In Arabia, women used to live under conditions similar to that of the Ancient World. Men used to marry dozens of women and buried female children alive. With the arrival of Islam, such barbaric traditions were demolished and the status of women has risen to the extent that no any other social system could compete with it.

Islam views both men and women to be equal in the sight of Allah and equally responsible in their (religious) duties as outlined for them in the Qur’an. [4:124] In social context, however, “Islam fully recognizes the biological differences of men and women and the different demands these differences impose on the life course of believers.”[14]

First of all, in an Islamic marriage, husband and wife co-operate with each other in kindness and peace (30:21) working hand in hand to better the society and bring up the next generation; violence, abuse and ill-treatment that used to be common cannot be tolerated. “They (your wives) are your garment and you are a garment for them.” (Qur’an 2:187)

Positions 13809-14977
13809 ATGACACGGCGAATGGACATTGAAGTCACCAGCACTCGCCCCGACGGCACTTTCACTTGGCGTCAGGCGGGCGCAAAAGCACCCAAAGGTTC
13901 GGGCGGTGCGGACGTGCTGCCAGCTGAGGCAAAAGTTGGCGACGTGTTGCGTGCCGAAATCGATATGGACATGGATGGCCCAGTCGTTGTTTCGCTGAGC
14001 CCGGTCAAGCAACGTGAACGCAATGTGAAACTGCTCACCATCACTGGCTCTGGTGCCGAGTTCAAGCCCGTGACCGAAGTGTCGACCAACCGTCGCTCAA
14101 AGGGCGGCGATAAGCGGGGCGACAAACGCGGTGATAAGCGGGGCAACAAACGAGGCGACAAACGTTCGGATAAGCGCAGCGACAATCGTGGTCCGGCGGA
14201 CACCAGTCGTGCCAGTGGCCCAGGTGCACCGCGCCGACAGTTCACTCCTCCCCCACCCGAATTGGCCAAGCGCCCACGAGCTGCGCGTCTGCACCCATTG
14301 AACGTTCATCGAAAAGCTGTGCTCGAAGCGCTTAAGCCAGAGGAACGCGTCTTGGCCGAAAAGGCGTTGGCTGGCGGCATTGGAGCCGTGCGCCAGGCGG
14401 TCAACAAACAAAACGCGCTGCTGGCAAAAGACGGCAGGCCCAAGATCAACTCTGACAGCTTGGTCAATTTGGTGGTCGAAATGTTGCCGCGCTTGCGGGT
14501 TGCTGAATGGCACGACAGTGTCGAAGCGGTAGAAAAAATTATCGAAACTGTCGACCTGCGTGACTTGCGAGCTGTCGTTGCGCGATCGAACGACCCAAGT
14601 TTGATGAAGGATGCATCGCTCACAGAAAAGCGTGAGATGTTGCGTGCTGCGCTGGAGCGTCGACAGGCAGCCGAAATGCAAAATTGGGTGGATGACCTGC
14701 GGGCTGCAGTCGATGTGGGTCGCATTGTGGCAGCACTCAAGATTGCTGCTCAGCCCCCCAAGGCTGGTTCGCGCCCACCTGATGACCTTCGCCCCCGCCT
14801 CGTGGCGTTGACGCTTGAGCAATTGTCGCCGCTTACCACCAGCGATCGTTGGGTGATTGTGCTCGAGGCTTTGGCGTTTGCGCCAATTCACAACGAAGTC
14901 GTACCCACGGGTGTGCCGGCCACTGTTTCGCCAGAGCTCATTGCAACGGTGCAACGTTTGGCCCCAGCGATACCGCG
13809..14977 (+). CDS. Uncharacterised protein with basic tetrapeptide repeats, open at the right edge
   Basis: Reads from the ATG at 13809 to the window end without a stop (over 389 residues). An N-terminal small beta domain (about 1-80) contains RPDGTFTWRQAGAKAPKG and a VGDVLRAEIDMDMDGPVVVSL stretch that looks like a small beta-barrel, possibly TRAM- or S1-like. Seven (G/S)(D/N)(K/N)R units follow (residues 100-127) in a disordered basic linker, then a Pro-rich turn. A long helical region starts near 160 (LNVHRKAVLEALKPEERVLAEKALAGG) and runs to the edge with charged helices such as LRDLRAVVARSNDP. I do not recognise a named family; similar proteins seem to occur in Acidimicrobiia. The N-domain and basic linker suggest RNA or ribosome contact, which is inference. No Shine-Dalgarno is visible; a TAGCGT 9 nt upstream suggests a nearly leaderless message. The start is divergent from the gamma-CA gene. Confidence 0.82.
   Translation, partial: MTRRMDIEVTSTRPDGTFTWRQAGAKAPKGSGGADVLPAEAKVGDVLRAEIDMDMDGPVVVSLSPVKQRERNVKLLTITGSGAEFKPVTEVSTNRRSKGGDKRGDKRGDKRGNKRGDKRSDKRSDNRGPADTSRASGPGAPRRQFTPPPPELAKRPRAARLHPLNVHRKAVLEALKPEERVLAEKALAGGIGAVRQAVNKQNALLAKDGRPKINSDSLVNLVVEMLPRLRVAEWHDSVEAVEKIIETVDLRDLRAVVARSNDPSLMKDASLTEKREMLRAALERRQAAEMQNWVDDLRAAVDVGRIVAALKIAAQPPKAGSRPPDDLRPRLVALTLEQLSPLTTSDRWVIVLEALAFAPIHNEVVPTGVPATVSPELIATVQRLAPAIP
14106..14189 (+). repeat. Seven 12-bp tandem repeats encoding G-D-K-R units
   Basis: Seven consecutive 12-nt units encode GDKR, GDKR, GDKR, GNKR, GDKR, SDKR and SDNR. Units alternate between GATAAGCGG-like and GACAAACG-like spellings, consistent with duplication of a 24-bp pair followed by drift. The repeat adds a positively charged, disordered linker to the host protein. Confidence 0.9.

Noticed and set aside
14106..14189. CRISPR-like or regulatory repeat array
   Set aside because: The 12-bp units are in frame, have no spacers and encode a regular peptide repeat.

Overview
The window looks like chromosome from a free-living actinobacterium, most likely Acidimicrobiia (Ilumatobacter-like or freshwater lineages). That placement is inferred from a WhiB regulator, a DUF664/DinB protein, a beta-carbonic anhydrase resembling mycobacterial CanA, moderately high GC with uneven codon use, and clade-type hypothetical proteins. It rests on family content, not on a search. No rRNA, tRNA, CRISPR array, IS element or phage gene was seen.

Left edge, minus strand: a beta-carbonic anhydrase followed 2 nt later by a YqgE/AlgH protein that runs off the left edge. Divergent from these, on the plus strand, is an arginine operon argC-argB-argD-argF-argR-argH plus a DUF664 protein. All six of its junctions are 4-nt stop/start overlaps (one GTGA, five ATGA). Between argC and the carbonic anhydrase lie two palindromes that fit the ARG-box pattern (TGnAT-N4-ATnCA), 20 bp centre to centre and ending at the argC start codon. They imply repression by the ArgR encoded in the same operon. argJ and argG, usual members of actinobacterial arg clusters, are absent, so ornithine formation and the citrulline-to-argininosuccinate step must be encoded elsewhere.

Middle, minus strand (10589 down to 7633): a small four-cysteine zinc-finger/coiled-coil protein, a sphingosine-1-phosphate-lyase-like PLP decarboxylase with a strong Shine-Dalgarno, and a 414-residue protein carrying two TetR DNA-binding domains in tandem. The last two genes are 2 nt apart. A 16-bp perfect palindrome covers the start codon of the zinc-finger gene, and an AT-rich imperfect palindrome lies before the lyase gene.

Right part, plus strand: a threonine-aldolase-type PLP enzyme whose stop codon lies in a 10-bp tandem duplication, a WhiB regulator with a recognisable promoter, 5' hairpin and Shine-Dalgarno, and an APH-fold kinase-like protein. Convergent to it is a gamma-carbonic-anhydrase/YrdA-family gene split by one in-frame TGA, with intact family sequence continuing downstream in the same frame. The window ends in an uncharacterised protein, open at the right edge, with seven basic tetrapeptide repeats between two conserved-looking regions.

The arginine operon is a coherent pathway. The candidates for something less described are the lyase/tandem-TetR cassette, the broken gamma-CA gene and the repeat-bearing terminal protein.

Prophet Muhammad (PBUH) also said: “The most perfect believers are the best in conduct and best of you are those who are best to their wives.”

Mistakenly, non-Muslims (and Muslims) frequently raise the issue of guardianship (qawamah) of a husband over his wife in Islam and bring the Quranic verse (4:34) as proof: “Men are qawwam (the protectors and maintainers) of women…”

However, being qawwam over women actually means always being present, protecting and maintaining women in a proper manner; providing stability and constant source of support; being a guardian[15] – features most wives certainly want in her husband. This also requires looking after women’s emotional and psychological needs as well,[16] which is often more important for them than money and provision. In the sight of Allah, what makes one better is solely his or her level of taqwa.  (49:13)prophet-muhammad-women